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Y. Rousseau “Milady” Chardonnay 2009, Mt. Veeder, Napa Valley. The “Y” stands for Yannick, the owner and winemaker of this small winery. His “Milady” Chardonnay 09, made from a vineyard at 1,800-feet elevation, is a radiant pale straw-gold color; in the nose, classic notes of pineapple and grapefruit carry a hint of mango, with touches of cloves, quince and ginger, these qualities replicated with depth and detail in the mouth, where the spicy element expands through a texture that’s suave, supple and elegant. Rousseau uses native yeasts; the wine was barrel-fermented in oak, 20 percent new barrels, and aged for 11 months with no malolactic. Pert ‘n’ sassy acidity keeps this chardonnay lively and vital, while the whole package is deftly balanced between the crispness of the acid and mouth-filling density. The finish is long and finely-spun. 14.2 percent alcohol. Production was 195 cases. Excellent. About $38, and Worth a Search.
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Godspeed Vineyards Chardonnay 2008, Mt. Veeder, Napa Valley. The winery belongs to Larry Stricker, an architect of resort hotels, who since 1990 has bottled half the harvest, selling the rest of the grapes to well-known producers. The vineyard lies at 1,500-feet altitude. This chardonnay, now three years old, exhibits lovely balance and integration; it’s taut with shimmering acidity yet generously supple, almost silky, almost talc-like. Pineapple-grapefruit scents and flavors are permeated by wood-land spices that hint at smoke and pomander buoyed by the limestone and lime peel effect, and while the wine fills the mouth it also displays remarkable delicacy, as well as, from mid-palate back through the finish, an element of scintillating limestone-like minerality. The wine was barrel-fermented, aged 12 months in French oak, 20 percent new barrels, and did not go through malolactic. The real deal, radiant with the purity and intensity and the hard-earned structure of high-elevation grapes. 14.3 percent alcohol. Production was 250 cases. Excellent. About $25, a Fine Value.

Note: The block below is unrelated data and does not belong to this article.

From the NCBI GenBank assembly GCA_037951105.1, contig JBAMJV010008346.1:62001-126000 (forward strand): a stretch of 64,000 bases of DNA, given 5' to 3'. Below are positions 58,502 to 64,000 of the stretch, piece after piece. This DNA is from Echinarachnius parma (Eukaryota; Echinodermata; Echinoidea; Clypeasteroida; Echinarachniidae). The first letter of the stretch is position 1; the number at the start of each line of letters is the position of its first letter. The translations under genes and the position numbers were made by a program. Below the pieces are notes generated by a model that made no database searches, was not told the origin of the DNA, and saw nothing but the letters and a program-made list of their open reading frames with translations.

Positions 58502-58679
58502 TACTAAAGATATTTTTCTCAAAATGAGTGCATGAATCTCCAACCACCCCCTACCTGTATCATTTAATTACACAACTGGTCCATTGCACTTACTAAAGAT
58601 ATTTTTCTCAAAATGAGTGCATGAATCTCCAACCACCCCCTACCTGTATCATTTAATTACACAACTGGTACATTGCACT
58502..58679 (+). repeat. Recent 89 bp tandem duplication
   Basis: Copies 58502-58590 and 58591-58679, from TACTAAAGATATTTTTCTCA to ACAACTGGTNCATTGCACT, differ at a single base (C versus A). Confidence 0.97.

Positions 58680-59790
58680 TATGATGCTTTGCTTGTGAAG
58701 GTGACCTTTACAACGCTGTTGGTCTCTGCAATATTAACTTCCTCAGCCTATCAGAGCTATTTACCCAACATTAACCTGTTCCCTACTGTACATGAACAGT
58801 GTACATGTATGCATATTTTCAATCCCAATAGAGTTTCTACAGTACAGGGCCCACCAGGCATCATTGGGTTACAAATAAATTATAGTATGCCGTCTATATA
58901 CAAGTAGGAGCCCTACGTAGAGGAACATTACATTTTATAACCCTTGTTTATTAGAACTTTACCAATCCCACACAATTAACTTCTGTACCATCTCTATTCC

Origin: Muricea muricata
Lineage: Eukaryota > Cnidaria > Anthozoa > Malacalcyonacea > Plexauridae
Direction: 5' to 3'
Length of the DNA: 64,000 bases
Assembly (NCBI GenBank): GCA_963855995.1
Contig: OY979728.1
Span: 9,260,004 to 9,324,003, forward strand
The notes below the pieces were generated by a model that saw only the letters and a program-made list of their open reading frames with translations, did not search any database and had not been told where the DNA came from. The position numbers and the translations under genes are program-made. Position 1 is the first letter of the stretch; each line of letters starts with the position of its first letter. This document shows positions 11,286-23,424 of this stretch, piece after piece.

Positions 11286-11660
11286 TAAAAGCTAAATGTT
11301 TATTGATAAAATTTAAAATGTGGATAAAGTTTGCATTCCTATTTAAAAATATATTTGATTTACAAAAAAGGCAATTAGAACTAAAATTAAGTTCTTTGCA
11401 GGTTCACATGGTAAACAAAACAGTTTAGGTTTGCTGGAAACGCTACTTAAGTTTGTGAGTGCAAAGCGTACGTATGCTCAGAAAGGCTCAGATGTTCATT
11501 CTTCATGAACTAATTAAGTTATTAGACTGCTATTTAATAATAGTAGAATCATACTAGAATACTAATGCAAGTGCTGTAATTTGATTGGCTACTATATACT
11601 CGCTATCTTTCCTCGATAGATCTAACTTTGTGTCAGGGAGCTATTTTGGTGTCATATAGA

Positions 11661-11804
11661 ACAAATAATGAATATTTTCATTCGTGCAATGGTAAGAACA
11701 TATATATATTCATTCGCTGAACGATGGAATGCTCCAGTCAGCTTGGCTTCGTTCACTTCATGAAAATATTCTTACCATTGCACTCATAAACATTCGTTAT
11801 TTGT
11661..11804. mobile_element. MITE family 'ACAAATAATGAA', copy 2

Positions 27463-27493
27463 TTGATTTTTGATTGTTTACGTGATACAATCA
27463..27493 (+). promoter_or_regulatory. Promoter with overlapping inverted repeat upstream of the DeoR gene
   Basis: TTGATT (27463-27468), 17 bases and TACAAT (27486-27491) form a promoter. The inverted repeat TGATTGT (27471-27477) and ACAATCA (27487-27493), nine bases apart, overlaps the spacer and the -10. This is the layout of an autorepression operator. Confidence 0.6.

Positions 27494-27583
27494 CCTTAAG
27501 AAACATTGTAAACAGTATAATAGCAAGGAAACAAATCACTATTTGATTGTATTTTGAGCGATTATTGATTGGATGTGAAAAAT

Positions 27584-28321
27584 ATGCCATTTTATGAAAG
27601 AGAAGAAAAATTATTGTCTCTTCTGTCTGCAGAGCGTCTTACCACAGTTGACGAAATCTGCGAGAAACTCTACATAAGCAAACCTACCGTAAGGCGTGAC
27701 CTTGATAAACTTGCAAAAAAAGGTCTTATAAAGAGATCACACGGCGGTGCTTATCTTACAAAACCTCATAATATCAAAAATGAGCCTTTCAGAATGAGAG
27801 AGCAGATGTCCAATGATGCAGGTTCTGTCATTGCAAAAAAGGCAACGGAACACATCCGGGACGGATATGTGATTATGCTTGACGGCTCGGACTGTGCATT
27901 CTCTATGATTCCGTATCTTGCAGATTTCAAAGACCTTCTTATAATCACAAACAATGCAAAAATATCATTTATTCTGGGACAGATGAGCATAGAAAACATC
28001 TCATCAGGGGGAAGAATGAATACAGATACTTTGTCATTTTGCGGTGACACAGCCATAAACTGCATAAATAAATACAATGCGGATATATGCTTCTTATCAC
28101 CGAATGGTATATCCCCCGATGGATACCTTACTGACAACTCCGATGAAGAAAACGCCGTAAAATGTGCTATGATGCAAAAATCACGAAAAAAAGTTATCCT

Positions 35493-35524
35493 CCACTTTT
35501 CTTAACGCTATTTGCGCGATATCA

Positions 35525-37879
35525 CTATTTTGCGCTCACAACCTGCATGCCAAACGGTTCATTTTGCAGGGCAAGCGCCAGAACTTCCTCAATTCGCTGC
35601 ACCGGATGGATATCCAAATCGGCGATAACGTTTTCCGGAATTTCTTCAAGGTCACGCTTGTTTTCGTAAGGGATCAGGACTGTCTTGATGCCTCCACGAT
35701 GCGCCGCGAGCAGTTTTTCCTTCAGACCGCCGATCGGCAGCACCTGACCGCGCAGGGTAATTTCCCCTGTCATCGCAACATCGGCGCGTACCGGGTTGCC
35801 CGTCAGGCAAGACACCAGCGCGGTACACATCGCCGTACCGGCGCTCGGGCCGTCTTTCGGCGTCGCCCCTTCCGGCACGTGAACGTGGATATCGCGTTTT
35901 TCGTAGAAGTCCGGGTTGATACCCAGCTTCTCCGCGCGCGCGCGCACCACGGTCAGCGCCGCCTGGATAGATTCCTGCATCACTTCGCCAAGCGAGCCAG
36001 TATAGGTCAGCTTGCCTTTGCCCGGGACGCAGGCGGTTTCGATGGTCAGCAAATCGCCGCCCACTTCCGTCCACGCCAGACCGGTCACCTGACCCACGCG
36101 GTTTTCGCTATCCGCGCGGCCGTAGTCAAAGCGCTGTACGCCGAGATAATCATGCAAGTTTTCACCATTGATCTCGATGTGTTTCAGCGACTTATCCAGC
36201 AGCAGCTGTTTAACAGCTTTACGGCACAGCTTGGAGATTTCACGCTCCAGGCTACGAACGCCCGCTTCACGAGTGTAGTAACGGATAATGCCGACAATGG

__________________________________________________________________________________________________________________ Robert Craig Cabernet Sauvignon 2008, Mt. Veeder, Napa Valley. Real power and presence and impeccable tone, from Robert Craig’s vineyard, planted in 1990 at 1,800-feet elevation. Intense and concentrated notes of black currants and plums are woven with cedar and sage and hints of lead pencil and bitter chocolate; a few minutes in the glass bring in touches of mulberry and smoke. The wine is a blend of 85 percent cabernet sauvignon, 12 percent merlot and 3 percent malbec; it aged 18 months in French oak, 70 percent new. The result is a cabernet that’s superbly proportioned, deep and resonant, with an oak presence that’s insistent without being aggressive. Tannins are sleek and finely-milled, and they permeate, with their infinitesimal sifting, every molecule of ripe and spicy black currants and black raspberry flavors, all chiming with the tracery of whip-lash acidity. Yeah, this is good. 14.8 percent alcohol. Production was 846 cases. Drink from 2012 or ’13 through 2020 to ’24. Excellent. About $70.